Judge strikes down ‘chilling’ defamation suit from Sawtooth Valley ranch owner, on free speech grounds

From the Idaho Mountain Express


A Custer County judge dismissed most of a defamation lawsuit from Stanley-area ranch owner Michael Boren on Tuesday afternoon, arguing that three out of four defendants named in his suit—including two Blaine County officials—had been protected by the First Amendment when they publicly criticized his application for a private airstrip last year.

Boren’s Hell Roaring Ranch sits on a scenic easement on the west side of state Highway 75, about 15 miles south of Stanley.

The remote site includes a $1.1 million private hangar built to house the ranch owner’s two-seat American Champion plane and six-seat Eurocopter helicopter, according to a report from ICF Builder Magazine.

Boren, 60—the cofounder of billion-dollar tech company Clearwater Analytics—applied to the Custer County Planning and Zoning Commission last year to officially designate a strip of his property as a private landing area.

The P&Z approved his permit application in May 2021, despite receiving pushback from hundreds of residents and more than 600 comments in the span of a week. The Custer County Commissioners voted to uphold the P&Z’s verdict three months later, in August 2021, on the condition that the airstrip only service a limited flow of general-aviation and emergency air traffic.

Between those decision points, however, a group of concerned citizens from Blaine and Custer County submitted an appeal to the P&Z in which they claimed that air traffic at Boren’s airstrip would degrade the scenery, wildlife habitat and overall outdoor recreation experience of the SNRA.

The group also claimed in their petition that Boren had violated state and federal environmental regulations, including the Clean Water Act, when building his airstrip and associated hangar facility. Their appeal was unsuccessful.

Original lawsuit cited harm to Boren’s reputation
According to a 21-page lawsuit that Boren filed through his attorney, Tom Banducci, in May 2022, three members of the opposition group—Blaine County Commissioner Dick Fosbury, former Blaine County Commissioner Sarah Michael and Stanley first responder Gary Gadwa—continued to spread misinformation about the airstrip and its legality after Boren’s conditional-use permit was approved.

Banducci wrote that the defendants had promoted the “falsehood” that Boren’s airstrip was an “airport,” and made disparaging comments that incited ridicule and even death threats against Boren’s family.

Their comments to the media and general public ultimately forced Boren to seek a declaratory judgment deeming their speech “defamatory,” and therefore unprotected by the First Amendment, Banducci stated on behalf of his client.

Boren also requested a jury trial to recover damages “equal to the amounts” that he spent attempting to preserve his reputation, “as well as general damages in an amount to be proved at trial,” Banducci wrote.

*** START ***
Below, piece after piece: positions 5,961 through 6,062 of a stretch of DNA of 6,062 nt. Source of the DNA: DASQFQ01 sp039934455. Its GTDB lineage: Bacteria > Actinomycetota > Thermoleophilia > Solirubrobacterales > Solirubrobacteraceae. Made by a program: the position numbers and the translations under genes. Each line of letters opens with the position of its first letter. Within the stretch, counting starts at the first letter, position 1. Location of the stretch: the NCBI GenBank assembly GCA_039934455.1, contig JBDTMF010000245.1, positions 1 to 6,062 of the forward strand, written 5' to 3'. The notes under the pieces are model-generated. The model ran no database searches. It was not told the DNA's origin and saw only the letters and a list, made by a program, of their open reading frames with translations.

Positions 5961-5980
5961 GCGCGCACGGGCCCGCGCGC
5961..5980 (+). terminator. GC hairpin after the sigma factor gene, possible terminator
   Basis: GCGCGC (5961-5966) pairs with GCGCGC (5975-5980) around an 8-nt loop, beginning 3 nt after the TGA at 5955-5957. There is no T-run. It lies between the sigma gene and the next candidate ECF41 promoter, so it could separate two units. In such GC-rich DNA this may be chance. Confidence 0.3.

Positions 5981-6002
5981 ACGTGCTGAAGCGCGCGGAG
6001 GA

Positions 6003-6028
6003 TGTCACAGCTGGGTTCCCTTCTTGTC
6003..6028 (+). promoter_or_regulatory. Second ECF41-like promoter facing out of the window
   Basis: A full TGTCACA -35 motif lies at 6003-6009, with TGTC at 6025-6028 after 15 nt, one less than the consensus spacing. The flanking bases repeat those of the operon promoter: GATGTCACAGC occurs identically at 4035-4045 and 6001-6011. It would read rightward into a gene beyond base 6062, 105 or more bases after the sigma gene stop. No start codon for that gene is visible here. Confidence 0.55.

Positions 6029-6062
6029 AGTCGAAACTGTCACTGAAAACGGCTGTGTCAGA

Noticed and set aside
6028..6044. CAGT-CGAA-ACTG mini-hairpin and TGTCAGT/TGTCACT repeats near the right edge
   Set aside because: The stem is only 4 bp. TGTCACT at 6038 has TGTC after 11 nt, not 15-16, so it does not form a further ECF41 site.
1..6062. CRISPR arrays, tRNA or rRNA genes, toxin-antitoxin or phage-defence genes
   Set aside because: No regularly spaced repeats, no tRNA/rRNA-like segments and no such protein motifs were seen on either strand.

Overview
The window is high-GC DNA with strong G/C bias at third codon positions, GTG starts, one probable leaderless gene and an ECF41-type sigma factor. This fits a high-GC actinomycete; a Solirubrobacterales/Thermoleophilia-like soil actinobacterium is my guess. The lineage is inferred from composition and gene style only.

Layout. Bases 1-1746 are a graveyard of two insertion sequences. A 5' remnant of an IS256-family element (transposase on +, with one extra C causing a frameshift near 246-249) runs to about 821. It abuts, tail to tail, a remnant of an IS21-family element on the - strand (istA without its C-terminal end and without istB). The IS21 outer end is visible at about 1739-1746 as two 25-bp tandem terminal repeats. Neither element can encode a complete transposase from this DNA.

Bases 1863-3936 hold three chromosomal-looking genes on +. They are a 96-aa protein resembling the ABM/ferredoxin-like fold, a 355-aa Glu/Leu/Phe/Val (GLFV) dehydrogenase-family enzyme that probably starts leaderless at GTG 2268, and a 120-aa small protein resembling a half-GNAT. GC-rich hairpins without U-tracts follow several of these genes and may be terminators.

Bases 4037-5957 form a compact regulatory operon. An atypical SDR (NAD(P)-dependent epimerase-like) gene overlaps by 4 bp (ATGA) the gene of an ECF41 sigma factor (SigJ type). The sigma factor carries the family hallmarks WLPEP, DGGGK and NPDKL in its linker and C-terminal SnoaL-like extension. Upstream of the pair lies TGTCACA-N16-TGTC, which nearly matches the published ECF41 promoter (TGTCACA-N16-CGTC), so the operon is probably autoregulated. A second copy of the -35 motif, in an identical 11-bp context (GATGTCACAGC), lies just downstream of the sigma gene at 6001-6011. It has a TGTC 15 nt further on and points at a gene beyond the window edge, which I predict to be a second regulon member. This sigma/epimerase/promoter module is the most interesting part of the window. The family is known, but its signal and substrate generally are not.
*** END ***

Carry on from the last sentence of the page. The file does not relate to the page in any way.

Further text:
“Left with no options, Boren has resolved to repair his reputation in the courts,” Banducci stated in the original complaint.

In the same filing, Boren sued a fourth defendant, Boise filmmaker Jon Conti, over a YouTube video that Conti had uploaded entitled “The Billionaire Building a Private Airport in the Sawtooths.” The filmmaker allegedly referred to Boren as an ‘a–hole’ who “lies, because that’s who he is,” and has since deleted the video.

Conti responded to the suit by filing a counterclaim against Boren. Records show that the matter between Conti and Boren is still pending in court.

The matter involving Fosbury, Michael and Gadwa came before 7th District Judge Stevan H. Thompson for resolution on Sept. 12 in response to motions to dismiss filed by Fosbury and Michael’s attorneys in July. (Gadwa signed on to both Fosbury and Michael’s motions to dismiss later in the summer.)

On Tuesday, following testimony at last month’s motion-to-dismiss hearing, Thompson agreed to dismiss all claims against Fosbury, Michael and Gadwa on the grounds that they had the constitutional right to speak out against projects that are of interest to the general public, and should be able to air their grievances without fear of retribution.

“In this case, there is the potential for a great chilling effect on constitutional rights not just for these named defendants but for all the members of the public who spoke on this issue, which was undoubtedly a matter of public concern in which they were entitled to involvement,” Thompson wrote in his decision this week.

Petitioning activity protected, defendants argue
Through their separate attorneys—Michael Elia, representing Fosbury, and Deborah Ferguson, representing Michael—Fosbury and Michael raised slightly different arguments in their motions to dismiss. Both motions were filed separately but concurrently on July 5 and joined by Gadwa later in the summer.